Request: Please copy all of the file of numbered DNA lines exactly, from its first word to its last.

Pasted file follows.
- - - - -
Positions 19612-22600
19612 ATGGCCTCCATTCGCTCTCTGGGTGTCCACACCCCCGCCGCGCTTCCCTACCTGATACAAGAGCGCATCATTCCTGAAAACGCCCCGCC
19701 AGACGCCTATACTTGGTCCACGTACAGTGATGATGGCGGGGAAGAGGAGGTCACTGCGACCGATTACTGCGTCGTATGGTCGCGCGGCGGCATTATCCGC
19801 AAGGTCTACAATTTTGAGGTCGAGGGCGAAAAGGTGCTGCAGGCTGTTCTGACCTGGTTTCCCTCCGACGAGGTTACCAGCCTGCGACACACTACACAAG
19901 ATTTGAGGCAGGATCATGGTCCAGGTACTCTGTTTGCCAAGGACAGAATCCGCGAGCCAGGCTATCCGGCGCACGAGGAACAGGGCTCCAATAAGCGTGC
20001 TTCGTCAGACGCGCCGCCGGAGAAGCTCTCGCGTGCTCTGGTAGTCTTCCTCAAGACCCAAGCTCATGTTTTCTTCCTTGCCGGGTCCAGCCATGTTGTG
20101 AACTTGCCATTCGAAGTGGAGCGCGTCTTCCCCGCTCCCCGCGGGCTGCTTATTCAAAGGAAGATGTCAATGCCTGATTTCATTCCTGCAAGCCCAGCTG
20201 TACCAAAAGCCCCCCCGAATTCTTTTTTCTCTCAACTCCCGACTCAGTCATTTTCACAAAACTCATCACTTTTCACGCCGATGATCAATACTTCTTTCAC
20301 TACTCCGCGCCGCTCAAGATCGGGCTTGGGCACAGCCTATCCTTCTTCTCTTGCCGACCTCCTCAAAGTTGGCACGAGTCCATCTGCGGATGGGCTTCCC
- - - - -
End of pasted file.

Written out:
Positions 19612-22600
19612 ATGGCCTCCATTCGCTCTCTGGGTGTCCACACCCCCGCCGCGCTTCCCTACCTGATACAAGAGCGCATCATTCCTGAAAACGCCCCGCC
19701 AGACGCCTATACTTGGTCCACGTACAGTGATGATGGCGGGGAAGAGGAGGTCACTGCGACCGATTACTGCGTCGTATGGTCGCGCGGCGGCATTATCCGC
19801 AAGGTCTACAATTTTGAGGTCGAGGGCGAAAAGGTGCTGCAGGCTGTTCTGACCTGGTTTCCCTCCGACGAGGTTACCAGCCTGCGACACACTACACAAG
19901 ATTTGAGGCAGGATCATGGTCCAGGTACTCTGTTTGCCAAGGACAGAATCCGCGAGCCAGGCTATCCGGCGCACGAGGAACAGGGCTCCAATAAGCGTGC
20001 TTCGTCAGACGCGCCGCCGGAGAAGCTCTCGCGTGCTCTGGTAGTCTTCCTCAAGACCCAAGCTCATGTTTTCTTCCTTGCCGGGTCCAGCCATGTTGTG
20101 AACTTGCCATTCGAAGTGGAGCGCGTCTTCCCCGCTCCCCGCGGGCTGCTTATTCAAAGGAAGATGTCAATGCCTGATTTCATTCCTGCAAGCCCAGCTG
20201 TACCAAAAGCCCCCCCGAATTCTTTTTTCTCTCAACTCCCGACTCAGTCATTTTCACAAAACTCATCACTTTTCACGCCGATGATCAATACTTCTTTCAC
20301 TACTCCGCGCCGCTCAAGATCGGGCTTGGGCACAGCCTATCCTTCTTCTCTTGCCGACCTCCTCAAAGTTGGCACGAGTCCATCTGCGGATGGGCTTCCC